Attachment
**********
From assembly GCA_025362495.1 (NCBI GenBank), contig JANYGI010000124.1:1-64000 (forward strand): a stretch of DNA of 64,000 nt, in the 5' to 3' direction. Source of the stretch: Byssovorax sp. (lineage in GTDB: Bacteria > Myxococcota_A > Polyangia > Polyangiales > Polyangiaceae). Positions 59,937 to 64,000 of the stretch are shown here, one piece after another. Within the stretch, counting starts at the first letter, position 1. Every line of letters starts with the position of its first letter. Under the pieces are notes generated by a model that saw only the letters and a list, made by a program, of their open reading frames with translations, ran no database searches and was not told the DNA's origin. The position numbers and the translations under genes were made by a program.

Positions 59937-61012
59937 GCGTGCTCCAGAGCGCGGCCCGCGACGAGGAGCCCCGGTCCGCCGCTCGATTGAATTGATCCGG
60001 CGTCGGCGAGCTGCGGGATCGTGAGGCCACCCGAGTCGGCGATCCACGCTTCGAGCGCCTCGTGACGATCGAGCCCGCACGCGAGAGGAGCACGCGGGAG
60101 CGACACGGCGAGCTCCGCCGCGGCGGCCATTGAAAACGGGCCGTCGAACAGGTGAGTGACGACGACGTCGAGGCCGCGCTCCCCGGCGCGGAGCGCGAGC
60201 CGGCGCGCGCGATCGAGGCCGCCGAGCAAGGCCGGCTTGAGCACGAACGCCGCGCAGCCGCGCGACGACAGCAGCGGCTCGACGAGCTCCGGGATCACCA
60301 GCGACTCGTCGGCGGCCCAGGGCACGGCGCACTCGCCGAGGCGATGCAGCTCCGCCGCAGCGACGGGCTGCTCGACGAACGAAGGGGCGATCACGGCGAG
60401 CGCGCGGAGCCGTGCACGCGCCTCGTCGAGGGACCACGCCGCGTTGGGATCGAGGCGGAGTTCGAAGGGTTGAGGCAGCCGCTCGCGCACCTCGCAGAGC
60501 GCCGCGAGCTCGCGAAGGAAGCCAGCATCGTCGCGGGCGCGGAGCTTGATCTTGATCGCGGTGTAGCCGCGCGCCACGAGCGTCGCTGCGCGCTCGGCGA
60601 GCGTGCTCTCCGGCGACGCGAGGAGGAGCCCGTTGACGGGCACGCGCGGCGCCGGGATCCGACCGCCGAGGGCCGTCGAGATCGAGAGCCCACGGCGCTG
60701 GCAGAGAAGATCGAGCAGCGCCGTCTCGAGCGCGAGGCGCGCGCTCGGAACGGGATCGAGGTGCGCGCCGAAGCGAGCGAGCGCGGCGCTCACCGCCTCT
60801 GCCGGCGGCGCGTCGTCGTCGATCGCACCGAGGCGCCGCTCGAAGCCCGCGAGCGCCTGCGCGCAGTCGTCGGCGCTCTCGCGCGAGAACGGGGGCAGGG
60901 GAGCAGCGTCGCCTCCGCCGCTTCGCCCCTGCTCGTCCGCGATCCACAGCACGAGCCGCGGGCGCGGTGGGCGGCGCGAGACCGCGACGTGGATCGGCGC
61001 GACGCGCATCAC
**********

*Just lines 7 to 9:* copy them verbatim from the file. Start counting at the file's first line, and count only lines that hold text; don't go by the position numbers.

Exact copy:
60301 GCGACTCGTCGGCGGCCCAGGGCACGGCGCACTCGCCGAGGCGATGCAGCTCCGCCGCAGCGACGGGCTGCTCGACGAACGAAGGGGCGATCACGGCGAG
60401 CGCGCGGAGCCGTGCACGCGCCTCGTCGAGGGACCACGCCGCGTTGGGATCGAGGCGGAGTTCGAAGGGTTGAGGCAGCCGCTCGCGCACCTCGCAGAGC
60501 GCCGCGAGCTCGCGAAGGAAGCCAGCATCGTCGCGGGCGCGGAGCTTGATCTTGATCGCGGTGTAGCCGCGCGCCACGAGCGTCGCTGCGCGCTCGGCGA